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2 Women and Property in China, 960–1949, Introduction and Conclusion

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Chapter Summary

Women's rights to property changed substantially from the Song through the Qing and even more dramatically in the twentieth century under the Republican Civil Code. Women and Property in China, 960-1949 presents a study of women's rights to property specifically and a study of property rights in general. This understanding of household division (fenjia) and patrilineal succession (chengtiao) has given rise to a static picture of the inheritance regime of late imperial China. Of the two, although household division was the much more common form of inheritance in imperial China, patrilineal succession was by no means insignificant. The "modern" law of the Guomindang had mixed consequences for women. The focus on women led to an entirely different understanding not only of women's inheritance, but of the very logics and consequences of the two conceptual complexes governing inheritance.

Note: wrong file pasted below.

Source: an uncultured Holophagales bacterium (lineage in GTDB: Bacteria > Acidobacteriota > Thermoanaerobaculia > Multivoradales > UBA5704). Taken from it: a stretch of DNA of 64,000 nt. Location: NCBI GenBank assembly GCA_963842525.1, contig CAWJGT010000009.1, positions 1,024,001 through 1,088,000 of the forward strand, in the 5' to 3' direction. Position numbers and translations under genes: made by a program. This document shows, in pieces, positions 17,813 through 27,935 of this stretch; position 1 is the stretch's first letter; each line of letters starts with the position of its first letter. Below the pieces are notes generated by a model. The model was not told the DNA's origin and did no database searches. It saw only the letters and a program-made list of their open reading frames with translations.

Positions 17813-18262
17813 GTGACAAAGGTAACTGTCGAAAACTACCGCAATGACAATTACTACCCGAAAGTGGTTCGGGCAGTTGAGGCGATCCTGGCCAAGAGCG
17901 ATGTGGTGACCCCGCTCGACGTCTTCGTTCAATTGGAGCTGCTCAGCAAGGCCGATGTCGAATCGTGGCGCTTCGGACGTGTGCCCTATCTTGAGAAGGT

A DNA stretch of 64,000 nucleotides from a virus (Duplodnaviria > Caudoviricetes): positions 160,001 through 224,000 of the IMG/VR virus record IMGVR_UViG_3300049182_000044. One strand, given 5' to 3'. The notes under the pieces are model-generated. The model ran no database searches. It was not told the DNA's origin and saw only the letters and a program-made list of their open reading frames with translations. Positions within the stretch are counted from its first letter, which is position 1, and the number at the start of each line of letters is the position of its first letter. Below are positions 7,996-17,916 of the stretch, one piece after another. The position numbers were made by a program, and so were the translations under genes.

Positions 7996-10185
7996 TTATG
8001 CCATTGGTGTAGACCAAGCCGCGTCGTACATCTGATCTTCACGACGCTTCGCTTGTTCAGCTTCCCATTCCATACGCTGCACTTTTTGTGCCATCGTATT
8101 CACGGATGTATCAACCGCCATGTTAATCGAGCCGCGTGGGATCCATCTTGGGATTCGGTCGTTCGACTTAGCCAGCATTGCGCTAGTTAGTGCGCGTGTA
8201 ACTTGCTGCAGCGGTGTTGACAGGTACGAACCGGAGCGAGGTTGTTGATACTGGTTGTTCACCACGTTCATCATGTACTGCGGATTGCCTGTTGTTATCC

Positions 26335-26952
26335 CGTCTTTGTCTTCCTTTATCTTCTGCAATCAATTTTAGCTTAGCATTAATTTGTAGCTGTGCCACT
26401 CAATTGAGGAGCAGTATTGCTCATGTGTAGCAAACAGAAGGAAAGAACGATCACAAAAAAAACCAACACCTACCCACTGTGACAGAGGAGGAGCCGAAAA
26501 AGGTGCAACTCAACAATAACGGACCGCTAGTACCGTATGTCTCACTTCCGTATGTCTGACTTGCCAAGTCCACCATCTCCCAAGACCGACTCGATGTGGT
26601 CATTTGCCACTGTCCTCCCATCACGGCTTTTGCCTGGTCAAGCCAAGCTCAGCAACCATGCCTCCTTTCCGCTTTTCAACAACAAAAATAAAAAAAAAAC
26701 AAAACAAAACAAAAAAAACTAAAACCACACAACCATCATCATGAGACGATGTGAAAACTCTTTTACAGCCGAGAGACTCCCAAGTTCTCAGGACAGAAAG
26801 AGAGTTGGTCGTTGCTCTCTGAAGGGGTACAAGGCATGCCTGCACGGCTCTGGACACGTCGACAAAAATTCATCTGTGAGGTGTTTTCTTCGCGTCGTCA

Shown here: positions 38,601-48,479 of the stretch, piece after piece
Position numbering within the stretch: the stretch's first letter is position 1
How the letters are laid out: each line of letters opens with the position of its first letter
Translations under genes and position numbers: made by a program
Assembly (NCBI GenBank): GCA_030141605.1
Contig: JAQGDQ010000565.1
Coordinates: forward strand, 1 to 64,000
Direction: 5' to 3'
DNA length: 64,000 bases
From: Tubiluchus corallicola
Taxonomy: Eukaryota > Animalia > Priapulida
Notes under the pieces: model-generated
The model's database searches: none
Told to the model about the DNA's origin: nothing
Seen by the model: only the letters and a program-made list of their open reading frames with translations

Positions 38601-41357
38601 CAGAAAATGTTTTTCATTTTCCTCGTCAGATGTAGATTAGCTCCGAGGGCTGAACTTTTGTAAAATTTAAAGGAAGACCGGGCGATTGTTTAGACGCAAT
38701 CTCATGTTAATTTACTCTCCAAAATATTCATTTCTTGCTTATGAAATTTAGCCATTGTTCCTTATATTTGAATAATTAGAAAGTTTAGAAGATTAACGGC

Keywords: China; household division; inheritance regime; patrilineal succession; property rights; Republican Civil Code; women's rights

10.1163/9789004271890_004
/content/books/b9789004271890_004
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